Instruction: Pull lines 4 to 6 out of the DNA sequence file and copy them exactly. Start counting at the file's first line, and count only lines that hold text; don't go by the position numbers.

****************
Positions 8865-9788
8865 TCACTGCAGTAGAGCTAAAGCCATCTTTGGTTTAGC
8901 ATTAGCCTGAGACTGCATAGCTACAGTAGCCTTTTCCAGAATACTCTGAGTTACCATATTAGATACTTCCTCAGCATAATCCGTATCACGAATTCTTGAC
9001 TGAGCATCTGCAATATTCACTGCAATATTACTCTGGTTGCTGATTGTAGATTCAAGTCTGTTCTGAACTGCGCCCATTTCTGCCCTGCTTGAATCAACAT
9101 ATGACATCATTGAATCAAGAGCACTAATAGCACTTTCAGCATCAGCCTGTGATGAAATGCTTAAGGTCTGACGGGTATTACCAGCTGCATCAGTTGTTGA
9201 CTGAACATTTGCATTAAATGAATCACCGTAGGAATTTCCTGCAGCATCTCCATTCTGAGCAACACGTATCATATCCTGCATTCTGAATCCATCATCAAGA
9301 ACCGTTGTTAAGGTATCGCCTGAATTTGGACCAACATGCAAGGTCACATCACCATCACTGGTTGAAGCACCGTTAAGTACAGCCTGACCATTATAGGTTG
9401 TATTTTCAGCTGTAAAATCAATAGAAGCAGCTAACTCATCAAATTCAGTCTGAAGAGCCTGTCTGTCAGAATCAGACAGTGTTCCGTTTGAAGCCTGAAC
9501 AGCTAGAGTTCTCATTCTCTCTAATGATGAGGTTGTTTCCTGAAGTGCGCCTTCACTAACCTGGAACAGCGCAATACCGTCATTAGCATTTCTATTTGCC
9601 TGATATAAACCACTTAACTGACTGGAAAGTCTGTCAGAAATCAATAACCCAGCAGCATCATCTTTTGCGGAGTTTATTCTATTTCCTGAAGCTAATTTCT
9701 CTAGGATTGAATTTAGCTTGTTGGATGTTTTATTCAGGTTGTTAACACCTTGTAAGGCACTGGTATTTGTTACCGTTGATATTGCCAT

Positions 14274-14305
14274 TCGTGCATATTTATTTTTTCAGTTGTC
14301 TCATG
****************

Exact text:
9001 TGAGCATCTGCAATATTCACTGCAATATTACTCTGGTTGCTGATTGTAGATTCAAGTCTGTTCTGAACTGCGCCCATTTCTGCCCTGCTTGAATCAACAT
9101 ATGACATCATTGAATCAAGAGCACTAATAGCACTTTCAGCATCAGCCTGTGATGAAATGCTTAAGGTCTGACGGGTATTACCAGCTGCATCAGTTGTTGA
9201 CTGAACATTTGCATTAAATGAATCACCGTAGGAATTTCCTGCAGCATCTCCATTCTGAGCAACACGTATCATATCCTGCATTCTGAATCCATCATCAAGA